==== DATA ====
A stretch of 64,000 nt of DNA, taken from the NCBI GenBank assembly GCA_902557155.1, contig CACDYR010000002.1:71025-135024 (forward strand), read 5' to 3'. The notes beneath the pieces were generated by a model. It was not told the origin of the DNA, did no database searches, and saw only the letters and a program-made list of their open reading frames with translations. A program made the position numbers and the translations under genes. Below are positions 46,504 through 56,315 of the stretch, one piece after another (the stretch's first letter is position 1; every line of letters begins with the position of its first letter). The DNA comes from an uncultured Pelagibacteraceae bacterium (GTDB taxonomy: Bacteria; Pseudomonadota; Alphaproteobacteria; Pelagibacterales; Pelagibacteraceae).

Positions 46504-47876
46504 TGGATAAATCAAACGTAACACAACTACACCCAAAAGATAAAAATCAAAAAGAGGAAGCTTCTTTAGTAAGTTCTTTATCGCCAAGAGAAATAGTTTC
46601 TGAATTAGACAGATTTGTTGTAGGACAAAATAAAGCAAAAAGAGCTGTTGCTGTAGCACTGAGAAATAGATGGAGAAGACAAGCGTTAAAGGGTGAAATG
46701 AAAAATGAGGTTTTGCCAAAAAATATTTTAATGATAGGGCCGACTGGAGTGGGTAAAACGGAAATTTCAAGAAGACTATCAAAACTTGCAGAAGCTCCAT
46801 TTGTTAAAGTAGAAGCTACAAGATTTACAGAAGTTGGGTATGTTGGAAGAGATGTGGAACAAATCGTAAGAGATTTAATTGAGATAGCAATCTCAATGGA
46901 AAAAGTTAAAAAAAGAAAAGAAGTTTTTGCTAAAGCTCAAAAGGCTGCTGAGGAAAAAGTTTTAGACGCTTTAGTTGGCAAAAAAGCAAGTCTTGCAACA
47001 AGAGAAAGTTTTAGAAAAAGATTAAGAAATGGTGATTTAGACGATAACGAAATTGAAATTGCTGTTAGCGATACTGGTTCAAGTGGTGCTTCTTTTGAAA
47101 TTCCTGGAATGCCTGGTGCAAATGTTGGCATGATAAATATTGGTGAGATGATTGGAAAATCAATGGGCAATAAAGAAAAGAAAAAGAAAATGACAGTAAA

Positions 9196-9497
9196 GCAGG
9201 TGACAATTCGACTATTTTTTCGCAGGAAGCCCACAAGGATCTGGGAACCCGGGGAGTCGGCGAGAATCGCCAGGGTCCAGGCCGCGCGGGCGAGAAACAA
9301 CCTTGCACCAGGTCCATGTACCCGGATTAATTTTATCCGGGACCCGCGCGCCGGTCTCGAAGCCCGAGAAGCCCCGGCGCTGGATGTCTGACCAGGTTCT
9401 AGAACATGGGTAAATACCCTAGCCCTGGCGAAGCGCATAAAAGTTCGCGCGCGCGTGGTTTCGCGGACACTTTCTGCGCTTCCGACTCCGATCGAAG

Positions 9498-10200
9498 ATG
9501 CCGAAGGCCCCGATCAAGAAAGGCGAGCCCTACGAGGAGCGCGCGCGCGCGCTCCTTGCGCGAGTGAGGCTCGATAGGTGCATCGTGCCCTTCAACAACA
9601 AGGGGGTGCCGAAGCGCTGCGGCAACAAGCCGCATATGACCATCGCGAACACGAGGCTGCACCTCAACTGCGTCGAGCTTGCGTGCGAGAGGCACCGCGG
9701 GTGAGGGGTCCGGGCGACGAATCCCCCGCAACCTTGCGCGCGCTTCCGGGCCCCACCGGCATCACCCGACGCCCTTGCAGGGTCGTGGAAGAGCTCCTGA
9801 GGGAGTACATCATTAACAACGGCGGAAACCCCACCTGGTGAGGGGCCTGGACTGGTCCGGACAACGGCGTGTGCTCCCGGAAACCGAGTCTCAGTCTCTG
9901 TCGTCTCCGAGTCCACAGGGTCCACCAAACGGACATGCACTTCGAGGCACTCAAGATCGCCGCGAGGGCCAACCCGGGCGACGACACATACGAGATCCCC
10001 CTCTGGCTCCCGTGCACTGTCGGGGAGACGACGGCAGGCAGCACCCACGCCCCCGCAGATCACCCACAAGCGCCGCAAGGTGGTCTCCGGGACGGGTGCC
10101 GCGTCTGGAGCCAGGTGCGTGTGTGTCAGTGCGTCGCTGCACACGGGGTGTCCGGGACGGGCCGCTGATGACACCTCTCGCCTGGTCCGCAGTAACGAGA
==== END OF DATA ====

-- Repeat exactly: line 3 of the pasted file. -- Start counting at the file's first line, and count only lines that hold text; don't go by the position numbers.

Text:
46504 TGGATAAATCAAACGTAACACAACTACACCCAAAAGATAAAAATCAAAAAGAGGAAGCTTCTTTAGTAAGTTCTTTATCGCCAAGAGAAATAGTTTC